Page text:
SamTrans is taking another step towards modernizing its fleet with buses that will lower emissions and improve fuel consumption.
Earlier this month, the board of directors approved a contract to purchase 25 diesel electric hybrid buses. The energy-efficient buses, the first in the SamTrans fleet, are expected to be in service throughout the county by the end of the year.
The low-floor buses use long-life, non-hazardous, maintenance-free batteries to capture and store braking energy and advanced solid state controllers to manage and blend power sources. For the community and the customers this means reduced emissions and smoother, quieter buses. For the district it means using less fuel, which translates into improved operating costs.
The purchase is part of a $32.2 million contract for a total of 62 buses. The remaining buses will be powered by modern diesel technology. The buses will replace 1998 buses, the oldest vehicles in the SamTrans fleet. The new buses are expected to save $3 million in fuel costs over the next 12 years.
Vehicle modernization is part of an ongoing program to reduce emissions throughout the SamTrans fleet and meet the newest clean air standards issued by the Environmental Protection Agency.
The diesel electric hybrid buses will produce 90 percent fewer NOx emissions than the 1998 buses they are replacing. The fuel technology used in the new diesel buses has engine emission certification levels that are the same as those found in buses powered by compressed natural gas.
SamTrans received $4.9 million in American Recovery and Reinvestment Act funds to purchase the diesel electric hybrid buses. All the buses will be manufactured by Gillig of Hayward, Calif., which means the federal funds will provide jobs for Bay Area workers.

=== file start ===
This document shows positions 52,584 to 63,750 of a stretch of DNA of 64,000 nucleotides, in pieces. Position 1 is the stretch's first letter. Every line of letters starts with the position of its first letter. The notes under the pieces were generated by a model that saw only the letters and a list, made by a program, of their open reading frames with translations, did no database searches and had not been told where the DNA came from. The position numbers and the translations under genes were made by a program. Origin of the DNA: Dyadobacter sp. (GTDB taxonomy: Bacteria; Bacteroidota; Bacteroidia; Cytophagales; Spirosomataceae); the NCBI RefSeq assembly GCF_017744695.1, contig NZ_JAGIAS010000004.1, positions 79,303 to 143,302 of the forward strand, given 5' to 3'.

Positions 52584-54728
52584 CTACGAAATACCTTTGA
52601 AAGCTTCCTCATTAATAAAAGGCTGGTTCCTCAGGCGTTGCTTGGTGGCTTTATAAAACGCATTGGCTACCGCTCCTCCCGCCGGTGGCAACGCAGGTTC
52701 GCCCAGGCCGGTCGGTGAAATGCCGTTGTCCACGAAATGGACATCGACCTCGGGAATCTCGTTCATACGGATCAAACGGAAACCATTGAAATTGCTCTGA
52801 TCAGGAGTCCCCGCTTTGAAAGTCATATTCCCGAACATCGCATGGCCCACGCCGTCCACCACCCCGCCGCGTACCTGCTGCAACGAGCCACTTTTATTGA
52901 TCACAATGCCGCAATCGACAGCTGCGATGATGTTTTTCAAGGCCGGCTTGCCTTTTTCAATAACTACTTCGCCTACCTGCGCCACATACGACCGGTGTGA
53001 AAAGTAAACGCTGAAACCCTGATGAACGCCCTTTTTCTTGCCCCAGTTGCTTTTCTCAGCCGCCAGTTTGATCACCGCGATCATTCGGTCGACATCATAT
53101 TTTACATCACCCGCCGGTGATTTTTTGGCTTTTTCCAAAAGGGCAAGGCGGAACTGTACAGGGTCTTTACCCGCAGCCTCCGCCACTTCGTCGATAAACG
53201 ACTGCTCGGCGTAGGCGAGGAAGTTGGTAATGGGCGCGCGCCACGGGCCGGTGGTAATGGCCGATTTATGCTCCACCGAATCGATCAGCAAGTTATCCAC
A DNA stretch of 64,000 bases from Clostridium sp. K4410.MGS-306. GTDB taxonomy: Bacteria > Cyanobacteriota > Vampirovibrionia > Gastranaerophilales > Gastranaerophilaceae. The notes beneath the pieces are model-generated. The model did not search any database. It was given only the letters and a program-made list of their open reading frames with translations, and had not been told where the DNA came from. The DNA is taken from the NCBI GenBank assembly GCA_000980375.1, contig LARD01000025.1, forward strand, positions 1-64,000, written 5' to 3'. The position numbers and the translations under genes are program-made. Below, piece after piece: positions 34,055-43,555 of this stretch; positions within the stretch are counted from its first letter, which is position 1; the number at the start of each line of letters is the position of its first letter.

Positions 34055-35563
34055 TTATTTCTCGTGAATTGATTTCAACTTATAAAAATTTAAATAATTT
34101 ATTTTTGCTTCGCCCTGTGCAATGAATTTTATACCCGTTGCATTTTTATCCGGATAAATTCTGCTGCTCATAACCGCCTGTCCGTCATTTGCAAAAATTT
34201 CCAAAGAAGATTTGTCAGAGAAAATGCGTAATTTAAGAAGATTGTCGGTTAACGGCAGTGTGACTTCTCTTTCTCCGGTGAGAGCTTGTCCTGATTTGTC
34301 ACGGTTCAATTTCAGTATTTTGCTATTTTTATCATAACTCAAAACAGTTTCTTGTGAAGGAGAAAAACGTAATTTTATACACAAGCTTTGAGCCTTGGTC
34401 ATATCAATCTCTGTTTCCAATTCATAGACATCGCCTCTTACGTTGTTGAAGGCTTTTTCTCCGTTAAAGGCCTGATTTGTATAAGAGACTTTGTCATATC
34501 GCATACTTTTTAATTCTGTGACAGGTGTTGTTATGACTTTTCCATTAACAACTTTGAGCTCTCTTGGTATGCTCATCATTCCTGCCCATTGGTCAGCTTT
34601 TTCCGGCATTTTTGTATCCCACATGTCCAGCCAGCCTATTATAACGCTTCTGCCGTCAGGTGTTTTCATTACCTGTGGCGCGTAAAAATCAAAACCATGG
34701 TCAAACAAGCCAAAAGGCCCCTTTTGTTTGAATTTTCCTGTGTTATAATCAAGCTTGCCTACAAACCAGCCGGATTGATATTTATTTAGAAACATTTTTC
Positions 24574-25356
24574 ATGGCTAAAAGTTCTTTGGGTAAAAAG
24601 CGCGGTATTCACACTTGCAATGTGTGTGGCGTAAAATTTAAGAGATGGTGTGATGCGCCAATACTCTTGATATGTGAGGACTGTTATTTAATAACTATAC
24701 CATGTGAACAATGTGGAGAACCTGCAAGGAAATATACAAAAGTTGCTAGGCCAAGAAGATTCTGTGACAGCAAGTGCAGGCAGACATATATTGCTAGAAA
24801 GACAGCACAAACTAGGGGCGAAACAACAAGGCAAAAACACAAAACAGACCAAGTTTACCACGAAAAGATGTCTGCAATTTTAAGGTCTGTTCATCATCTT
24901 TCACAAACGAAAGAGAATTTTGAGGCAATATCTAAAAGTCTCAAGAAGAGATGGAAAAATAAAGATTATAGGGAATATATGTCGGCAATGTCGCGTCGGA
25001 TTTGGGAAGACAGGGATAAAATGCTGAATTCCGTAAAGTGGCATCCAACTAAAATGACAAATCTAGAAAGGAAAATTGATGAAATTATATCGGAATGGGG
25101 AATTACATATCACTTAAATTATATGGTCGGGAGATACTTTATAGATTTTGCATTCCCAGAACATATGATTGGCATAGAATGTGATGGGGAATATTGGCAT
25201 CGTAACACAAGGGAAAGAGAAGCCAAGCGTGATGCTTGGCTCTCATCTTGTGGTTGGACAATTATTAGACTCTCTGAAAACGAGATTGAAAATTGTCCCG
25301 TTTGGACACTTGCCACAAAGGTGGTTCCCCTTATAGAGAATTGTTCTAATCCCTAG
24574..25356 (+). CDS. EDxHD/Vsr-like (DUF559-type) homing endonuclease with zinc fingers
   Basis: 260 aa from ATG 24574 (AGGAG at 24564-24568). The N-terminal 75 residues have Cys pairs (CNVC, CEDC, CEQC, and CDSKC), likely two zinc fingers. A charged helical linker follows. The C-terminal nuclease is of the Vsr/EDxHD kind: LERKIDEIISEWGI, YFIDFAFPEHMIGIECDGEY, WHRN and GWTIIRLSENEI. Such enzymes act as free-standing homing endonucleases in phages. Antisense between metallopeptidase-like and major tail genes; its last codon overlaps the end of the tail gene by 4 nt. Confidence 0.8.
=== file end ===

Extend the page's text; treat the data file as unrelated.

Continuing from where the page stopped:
The new 40-foot buses will be used throughout SamTrans service area and can carry up to 39 seated passengers with up to another 24 riders standing. Like all SamTrans buses, the new buses have priority seating for seniors and people with disabilities and exterior bike racks that can accommodate up to two bikes.
The buses include upgrades that improve safety and comfort for riders. The wheelchair ramp has a more gradual incline, which makes it easier for riders to board the bus. The buses even offer smart technology features, such as interior, energy-efficient LED lighting, equipped with sensors that measure the ambient light. On bright, sunny days, the lights turn down and when it is dark outside, the lights are brighter. The rear door is also modernized to open automatically when a passenger stands on the exit stairs, eliminating the need for a push bar on the door.
To help keep costs low, SamTrans formed a buying consortium with several other transit agencies to purchase the buses. The high volume order allowed the district to negotiate better rates. SamTrans purchased 132 buses in 2008, with an option to buy additional buses in the future.
The buses are part of a fleet of 313 SamTrans vehicles that provide transportation for more than 40,000 people every weekday. Most SamTrans riders are going to school or work and 64 percent do not have access to a car.